The first time I saw the word "punk," it was in a a five-and-dime store cosmetics department. Black nail polished, blue lipsticked, blowzy-haired models glared at me from the cardboard display with words like "Fierce!" and "Wild!" framing it. It was a commercial, safe-for-a-red-state version of a punk look, but I was all of five-years-old, but I knew this was something I need to file away in my memory for later use.
A decade later, I'd realized there was music attached to this subculture called punk (which by then had been thoroughly mined by the mainstream media), but I was still listening to mostly radio-friendly pop. When I did listen to music that fell outside of what your average late 80s/early 90s teen would discover via MTV, I still somewhat of a dilettante: never fully committed. I went through a musical conversion, so to speak, with the help of one really good independent radio station, and a, um, Columbia House membership.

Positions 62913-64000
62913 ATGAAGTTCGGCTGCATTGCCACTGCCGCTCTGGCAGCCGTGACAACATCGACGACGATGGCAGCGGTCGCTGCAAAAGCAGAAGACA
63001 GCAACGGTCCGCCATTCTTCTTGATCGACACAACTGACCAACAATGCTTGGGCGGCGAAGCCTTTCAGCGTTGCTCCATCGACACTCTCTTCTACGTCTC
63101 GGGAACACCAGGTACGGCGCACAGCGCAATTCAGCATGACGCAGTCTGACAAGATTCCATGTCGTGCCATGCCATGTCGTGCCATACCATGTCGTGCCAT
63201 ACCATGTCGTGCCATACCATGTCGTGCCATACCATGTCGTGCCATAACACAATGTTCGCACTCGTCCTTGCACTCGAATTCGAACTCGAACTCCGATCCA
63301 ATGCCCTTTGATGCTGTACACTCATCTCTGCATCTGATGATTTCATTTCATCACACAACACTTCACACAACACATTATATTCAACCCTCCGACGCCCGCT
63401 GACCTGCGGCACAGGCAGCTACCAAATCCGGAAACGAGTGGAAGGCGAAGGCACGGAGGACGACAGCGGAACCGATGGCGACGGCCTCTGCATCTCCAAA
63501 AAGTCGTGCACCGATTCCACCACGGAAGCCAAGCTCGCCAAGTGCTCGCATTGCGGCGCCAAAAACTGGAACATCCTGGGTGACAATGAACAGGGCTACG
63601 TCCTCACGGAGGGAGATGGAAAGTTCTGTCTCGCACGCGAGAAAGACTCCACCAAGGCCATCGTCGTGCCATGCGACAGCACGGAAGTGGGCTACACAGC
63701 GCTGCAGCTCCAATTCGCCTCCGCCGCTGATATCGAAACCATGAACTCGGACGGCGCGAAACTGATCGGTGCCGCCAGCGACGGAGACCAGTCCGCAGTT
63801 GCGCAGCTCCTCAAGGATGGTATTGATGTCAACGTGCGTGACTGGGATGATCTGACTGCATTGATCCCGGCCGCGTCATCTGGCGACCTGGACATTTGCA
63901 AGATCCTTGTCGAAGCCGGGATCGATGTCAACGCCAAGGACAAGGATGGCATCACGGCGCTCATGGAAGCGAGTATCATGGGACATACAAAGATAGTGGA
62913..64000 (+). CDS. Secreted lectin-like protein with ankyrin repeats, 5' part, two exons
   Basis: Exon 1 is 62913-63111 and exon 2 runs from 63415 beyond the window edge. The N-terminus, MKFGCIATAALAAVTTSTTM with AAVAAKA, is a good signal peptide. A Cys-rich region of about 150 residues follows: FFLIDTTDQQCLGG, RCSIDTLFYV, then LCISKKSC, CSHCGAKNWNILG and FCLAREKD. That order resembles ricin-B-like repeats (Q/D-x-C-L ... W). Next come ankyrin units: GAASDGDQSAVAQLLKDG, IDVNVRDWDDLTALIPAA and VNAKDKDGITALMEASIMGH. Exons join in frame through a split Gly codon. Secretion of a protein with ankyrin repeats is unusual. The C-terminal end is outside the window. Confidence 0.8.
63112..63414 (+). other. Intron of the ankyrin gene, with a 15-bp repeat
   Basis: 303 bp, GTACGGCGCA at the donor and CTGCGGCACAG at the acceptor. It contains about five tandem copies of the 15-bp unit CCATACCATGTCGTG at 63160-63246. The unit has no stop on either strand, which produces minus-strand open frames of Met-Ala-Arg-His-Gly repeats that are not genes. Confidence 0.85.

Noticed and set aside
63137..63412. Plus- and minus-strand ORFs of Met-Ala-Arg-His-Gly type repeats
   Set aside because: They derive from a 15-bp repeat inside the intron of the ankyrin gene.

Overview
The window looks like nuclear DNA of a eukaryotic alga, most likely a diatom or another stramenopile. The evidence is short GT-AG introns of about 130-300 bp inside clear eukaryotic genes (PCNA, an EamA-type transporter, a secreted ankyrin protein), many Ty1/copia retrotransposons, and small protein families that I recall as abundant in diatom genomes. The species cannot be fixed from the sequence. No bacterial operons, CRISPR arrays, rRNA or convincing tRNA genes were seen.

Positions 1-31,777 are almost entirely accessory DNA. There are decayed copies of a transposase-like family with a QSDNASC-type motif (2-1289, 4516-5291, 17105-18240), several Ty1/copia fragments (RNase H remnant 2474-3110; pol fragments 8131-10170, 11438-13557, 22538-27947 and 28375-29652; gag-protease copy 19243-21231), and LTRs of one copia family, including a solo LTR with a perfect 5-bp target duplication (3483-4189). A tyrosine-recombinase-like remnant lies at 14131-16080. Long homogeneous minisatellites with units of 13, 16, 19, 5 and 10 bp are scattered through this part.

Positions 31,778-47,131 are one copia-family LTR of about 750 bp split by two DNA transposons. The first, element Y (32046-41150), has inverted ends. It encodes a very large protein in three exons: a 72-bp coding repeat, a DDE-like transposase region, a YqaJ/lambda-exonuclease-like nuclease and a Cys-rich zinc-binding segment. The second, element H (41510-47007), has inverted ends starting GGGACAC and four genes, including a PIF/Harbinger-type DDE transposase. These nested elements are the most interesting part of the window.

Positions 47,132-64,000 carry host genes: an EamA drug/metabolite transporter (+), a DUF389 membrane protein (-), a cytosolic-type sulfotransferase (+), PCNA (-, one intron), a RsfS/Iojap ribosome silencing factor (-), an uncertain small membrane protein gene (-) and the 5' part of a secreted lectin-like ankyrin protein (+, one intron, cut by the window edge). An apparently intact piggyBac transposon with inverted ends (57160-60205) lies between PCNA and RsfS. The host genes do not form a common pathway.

Okay, probably not the coolest thing in the world, but I did get to expand my record collection for a while, and hipped myself to lots of music I wouldn't have otherwise. One of the records I bought during my phase of musical gluttony was The Mekons's Rock 'N Roll. It had all the raw energy I was hungry for. It was nihilistic or anarchistic, or something I'd been yearning for, but it was also melodic and danceable.
The Mekons always had a cheeky, irreverent sense of humor. They deconstructed old country songs like Hank Williams Jr.'s "Lost Highway, but 'twang came surprisingly naturally to them. Needless to say, I wasn't a bit shocked when singer Sally Timms released her own solo album of country classics and originals in the same vein. This is her cover of Johnny Cash's song "Cry Cry Cry" from Cowboy Sally's Twilight Laments for Lost Buckaroos: